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Fiscal stimulus vs economic growth – Dateway

For most experts, a key factor that policy makers should watch out for is the relationship between actual real output and actual potential output.

Potential output is the maximum output that the economy could achieve if all resources are used efficiently. In the third quarter of 2020, the ratio of US real GDP to potential US real GDP stood at 0.965 compared to 1.01 in the third quarter of 2019.

A high ratio (greater than 1) can be of concern because, according to experts, it can trigger inflationary pressures. To avoid a possible escalation in inflation, experts tend to recommend tighter monetary and fiscal policies. Their preferred policy would be to soften aggregate demand, which is seen as the main factor determining the rise in the ratio above 1.

However, most experts are more concerned with whether the ratio falls below 1, which is associated with an economic crisis. Most commentators believe that with the emergence of a ratio of less than 1, the most effective policy to raise the ratio is to resort to aggressive fiscal stimulus, i.e. to cut taxes. and to increase public spending – a policy of large public deficit.

This way of thinking follows the ideas of John Maynard Keynes. In short, Keynes argued that one cannot have complete confidence in a market economy, which is inherently unstable. If left free, the market economy could lead to self-destruction.

Therefore, governments and central banks must manage the economy. Successful management in the Keynesian framework can be achieved by influencing the overall spending in an economy. These are the expenses that generate income. The expenses of one individual become income for another individual according to the Keynesian framework.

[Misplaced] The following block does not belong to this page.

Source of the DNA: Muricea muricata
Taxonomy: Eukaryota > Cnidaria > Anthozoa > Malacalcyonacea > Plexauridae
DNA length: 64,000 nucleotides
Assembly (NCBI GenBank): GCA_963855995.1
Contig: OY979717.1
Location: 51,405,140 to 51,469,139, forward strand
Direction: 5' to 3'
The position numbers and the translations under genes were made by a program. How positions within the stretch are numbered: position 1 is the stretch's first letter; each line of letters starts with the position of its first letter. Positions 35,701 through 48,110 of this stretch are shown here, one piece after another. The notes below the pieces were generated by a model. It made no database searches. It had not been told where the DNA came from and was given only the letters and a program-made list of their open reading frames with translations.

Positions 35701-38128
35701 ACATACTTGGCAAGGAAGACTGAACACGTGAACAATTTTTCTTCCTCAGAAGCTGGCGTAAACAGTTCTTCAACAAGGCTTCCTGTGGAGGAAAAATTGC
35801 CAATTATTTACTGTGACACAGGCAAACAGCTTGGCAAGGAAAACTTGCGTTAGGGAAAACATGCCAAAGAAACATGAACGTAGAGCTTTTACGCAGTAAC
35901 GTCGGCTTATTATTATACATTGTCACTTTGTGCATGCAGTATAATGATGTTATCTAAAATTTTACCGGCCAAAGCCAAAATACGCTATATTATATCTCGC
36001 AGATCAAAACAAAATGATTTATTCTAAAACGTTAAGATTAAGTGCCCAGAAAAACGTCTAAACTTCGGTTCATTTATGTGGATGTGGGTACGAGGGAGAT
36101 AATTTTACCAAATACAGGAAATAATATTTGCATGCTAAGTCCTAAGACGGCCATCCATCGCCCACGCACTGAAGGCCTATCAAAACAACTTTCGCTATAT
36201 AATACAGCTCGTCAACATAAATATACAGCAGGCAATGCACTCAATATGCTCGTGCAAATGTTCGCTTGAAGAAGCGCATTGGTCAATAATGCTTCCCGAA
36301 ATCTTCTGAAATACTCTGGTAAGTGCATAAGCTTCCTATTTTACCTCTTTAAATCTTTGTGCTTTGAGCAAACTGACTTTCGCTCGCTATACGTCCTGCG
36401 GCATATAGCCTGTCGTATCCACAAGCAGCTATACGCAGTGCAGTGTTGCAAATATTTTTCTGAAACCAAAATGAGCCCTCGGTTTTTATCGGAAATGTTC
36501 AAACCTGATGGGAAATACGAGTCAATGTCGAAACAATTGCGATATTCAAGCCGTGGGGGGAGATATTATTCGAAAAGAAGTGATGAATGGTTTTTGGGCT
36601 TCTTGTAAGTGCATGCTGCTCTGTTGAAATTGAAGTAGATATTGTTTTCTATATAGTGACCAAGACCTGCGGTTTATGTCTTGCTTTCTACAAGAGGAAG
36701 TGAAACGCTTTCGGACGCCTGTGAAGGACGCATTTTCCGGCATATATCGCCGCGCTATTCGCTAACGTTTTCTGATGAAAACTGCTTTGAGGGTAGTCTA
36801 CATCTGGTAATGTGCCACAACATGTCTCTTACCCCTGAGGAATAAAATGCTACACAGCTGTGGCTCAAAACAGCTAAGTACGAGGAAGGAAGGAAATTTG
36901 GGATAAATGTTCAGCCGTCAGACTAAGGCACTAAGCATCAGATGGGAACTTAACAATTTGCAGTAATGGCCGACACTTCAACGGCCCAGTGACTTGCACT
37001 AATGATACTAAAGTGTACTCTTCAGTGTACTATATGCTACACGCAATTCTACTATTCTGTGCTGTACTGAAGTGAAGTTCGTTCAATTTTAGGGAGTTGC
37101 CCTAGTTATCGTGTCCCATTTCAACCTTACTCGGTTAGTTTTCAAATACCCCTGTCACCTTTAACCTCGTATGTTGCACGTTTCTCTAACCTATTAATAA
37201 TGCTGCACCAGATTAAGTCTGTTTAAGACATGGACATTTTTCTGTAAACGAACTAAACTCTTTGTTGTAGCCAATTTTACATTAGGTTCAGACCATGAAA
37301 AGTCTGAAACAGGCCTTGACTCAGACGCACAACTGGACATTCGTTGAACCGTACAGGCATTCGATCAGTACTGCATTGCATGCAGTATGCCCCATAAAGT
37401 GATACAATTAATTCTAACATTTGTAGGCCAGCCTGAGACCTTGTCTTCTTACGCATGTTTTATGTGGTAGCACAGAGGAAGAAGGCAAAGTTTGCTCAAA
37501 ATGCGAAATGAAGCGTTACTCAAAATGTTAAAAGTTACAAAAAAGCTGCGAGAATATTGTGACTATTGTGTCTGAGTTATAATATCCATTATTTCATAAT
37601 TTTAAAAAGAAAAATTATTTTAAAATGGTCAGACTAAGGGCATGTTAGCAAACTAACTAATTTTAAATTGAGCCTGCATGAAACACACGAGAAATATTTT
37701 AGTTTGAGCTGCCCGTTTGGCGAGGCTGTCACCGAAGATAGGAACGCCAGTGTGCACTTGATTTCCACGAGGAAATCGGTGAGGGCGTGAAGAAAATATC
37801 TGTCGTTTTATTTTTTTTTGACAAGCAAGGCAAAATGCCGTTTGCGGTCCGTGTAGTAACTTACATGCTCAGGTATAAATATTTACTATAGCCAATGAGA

What ultimately drives the economy, therefore, are spending. If, during a recession, consumers do not spend, it is the role of government to step in and increase overall spending in order to grow the economy.

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If, for some reason, the demand for the goods produced is not strong enough, it could lead to an economic crisis. (Insufficient demand for goods leads only to partial use of existing labor and capital goods.) What is overlooked in this way of thinking is the importance of saving to finance real economic growth. In fact, saving is seen as detrimental to economic growth in this way of thinking.

Relationship between savings and money

Saving as such has nothing to do with money. It is the quantity of final consumer goods produced in addition to current consumption.

Producers of final consumer goods can exchange saved goods or exchange them for intermediate goods such as raw materials and services. Observe that the safeguarded goods support all stages of production, from the producers of final consumption goods to the producers of raw materials, services and all other intermediate goods.

Support means that these savings allow all producers of these goods to maintain their lives and well-being while they are busy making things. Also note that if the production of final consumer goods were to increase, all other things being equal, it would expand the real savings pool and increase the capacity to produce more of a wider variety of consumer goods, i.e. of wealth.

Note that people do not want means as such but rather final consumer goods. This means that in order to survive, people must have access to consumer goods. It is only once there has been a sufficient increase in the pool of consumer goods that people can seek to improve their well-being by seeking other things such as entertainment and services such as medical treatments, etc.

Without savings, increasing demand is not possible

Note that what matters for economic growth is not only the tools and machines and the reserve of labor, but the adequate flow of final consumer goods that preserves the life and well-being of the community. ‘individual.

For example, a baker produces ten loaves of bread of which he consumes two loaves and exchanges eight loaves for a pair of shoes with a shoemaker. In this example, the baker finances the purchase of shoes with the eight loaves of bread kept.